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MEAM Seminar: “3D Printing Active Electronic Devices”
January 31 at 10:00 AM - 11:30 AM
The ability to three-dimensionally pattern semiconducting electronic and optoelectronic materials could provide a transformative approach to creating active electronic devices without the need for a cleanroom or conventional microfabrication facilities. This could enable the generation of active electronics on-the-fly, using only source inks and a portable 3D printer to realize electronics anywhere, anytime, including directly on the body. Indeed, interfacing active devices with biology in 3D could impact a variety of fields, including biomedical devices, wearable electronics, bioelectronics, smart prosthetics, and human-machine interfaces. Developing the ability to 3D print various classes of materials possessing distinct properties will enable the freeform generation of active electronics in unique functional, interwoven architectures. Yet, achieving seamless integration of these diverse materials via 3D printing is a significant challenge which requires overcoming discrepancies in material properties in addition to ensuring that all the materials are compatible with the 3D printing process. We will present a strategy for three-dimensionally integrating diverse classes of materials using a custom-built 3D printer to create fully 3D printed device components built around active electronics. As proof of concept, we have 3D printed quantum dot-based light-emitting diodes (QD-LEDs), polymer-based photodiodes on curvilinear surfaces, flexible displays, and skin-interfaced hybrid devices. These results represent a series of critical steps toward the 3D printing of high performance, active electronic materials and devices.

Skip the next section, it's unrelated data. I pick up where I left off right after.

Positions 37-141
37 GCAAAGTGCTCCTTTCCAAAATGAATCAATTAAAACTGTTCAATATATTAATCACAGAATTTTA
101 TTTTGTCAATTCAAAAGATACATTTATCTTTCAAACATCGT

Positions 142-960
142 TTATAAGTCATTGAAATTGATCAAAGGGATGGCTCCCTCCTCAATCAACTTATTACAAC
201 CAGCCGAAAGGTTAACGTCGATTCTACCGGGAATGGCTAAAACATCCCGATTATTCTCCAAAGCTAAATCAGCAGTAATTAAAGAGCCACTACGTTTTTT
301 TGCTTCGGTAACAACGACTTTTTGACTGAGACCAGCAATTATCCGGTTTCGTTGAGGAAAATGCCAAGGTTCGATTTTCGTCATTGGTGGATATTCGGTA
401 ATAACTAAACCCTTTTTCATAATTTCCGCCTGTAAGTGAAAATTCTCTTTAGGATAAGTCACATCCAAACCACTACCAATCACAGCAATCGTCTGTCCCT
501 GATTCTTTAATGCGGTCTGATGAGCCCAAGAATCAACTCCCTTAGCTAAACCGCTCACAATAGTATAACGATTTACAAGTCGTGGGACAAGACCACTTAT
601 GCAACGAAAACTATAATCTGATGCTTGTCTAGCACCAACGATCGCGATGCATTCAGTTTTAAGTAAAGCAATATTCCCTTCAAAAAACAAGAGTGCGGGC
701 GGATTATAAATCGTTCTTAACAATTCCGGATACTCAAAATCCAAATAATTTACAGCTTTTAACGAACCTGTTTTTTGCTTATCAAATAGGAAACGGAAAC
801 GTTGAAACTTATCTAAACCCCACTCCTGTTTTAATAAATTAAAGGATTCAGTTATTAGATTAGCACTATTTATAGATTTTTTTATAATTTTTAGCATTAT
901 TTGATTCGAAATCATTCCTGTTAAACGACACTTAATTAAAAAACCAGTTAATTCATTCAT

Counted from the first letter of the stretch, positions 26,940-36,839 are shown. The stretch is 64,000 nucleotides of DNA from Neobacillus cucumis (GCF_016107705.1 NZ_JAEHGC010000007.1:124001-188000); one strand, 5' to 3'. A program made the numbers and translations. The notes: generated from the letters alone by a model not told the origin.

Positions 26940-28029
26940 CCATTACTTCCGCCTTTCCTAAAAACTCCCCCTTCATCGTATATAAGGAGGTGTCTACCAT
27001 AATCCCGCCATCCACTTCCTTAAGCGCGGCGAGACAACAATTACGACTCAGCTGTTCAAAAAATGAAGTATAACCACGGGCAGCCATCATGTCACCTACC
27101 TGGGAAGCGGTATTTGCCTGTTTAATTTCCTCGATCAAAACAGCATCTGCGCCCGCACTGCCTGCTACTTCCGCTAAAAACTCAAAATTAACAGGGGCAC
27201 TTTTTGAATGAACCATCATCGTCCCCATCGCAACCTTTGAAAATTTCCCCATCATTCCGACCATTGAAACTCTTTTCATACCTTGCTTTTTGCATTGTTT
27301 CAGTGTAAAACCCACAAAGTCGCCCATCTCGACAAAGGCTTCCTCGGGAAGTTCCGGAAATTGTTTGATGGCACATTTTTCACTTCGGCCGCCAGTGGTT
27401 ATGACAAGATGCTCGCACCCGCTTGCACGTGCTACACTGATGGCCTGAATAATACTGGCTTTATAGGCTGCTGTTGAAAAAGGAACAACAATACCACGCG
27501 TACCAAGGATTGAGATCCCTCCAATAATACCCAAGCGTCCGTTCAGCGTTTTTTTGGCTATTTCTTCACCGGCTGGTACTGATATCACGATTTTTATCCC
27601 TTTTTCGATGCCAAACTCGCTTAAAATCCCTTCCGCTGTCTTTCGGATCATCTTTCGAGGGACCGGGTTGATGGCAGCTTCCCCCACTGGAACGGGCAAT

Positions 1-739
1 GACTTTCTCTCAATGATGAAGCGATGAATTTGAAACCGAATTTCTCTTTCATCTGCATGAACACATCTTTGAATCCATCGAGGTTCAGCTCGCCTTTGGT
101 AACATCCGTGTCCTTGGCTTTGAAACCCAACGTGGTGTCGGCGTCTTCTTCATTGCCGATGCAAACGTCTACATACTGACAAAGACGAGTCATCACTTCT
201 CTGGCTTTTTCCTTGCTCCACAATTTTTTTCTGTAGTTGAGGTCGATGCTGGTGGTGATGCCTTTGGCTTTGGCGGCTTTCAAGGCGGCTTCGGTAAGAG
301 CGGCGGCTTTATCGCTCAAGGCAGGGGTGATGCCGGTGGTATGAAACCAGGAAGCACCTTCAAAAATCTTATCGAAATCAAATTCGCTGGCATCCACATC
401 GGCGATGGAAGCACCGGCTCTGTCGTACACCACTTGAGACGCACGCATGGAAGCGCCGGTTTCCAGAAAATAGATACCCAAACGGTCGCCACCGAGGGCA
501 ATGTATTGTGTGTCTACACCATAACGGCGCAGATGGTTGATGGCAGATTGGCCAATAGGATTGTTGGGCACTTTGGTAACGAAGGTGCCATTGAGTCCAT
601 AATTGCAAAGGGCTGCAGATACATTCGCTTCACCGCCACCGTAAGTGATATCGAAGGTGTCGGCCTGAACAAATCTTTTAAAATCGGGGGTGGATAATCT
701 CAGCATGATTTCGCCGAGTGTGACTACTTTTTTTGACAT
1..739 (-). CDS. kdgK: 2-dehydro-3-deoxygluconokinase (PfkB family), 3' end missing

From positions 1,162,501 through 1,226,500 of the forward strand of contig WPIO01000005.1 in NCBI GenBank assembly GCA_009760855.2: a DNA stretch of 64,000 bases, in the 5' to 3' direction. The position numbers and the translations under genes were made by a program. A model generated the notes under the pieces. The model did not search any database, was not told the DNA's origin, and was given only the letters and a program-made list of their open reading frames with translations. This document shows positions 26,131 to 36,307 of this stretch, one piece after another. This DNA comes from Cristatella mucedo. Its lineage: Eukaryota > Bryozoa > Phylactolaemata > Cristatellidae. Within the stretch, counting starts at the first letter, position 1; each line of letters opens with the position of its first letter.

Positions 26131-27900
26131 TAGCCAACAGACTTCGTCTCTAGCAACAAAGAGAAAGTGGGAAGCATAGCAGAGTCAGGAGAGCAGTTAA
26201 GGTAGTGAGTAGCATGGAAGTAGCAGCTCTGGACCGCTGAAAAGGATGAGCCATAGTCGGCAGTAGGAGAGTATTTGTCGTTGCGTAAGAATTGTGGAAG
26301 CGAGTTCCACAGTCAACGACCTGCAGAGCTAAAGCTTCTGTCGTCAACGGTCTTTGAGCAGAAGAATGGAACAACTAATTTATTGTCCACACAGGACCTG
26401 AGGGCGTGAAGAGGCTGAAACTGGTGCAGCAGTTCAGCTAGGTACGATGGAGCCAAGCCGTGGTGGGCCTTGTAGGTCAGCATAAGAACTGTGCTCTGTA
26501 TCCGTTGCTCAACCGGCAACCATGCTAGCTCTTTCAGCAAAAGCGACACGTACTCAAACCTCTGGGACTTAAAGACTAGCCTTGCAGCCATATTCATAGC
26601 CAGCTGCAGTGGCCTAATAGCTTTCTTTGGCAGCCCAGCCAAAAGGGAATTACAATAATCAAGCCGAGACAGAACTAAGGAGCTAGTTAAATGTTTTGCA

Michael C. McAlpine
Kuhrmeyer Family Chair Professor, Department of Mechanical Engineering, University of Minnesota
Michael C. McAlpine is the Kuhrmeyer Family Chair Professor of Mechanical Engineering at the University of Minnesota. He received a B.S. (2000) in Chemistry with honors from Brown University, and a Ph.D. (2006) in Chemistry from Harvard University. His research interests are focused on 3D printing functional materials & devices for active electronic applications, with recent breakthroughs in 3D printed OLED displays and 3D printed bionic eyes (one of National Geographic’s “12 innovations that will revolutionize the future of medicine”). He has received several awards for this work, including the Presidential Early Career Award for Scientists and Engineers (PECASE), and the National Institutes of Health Director’s New Innovator Award.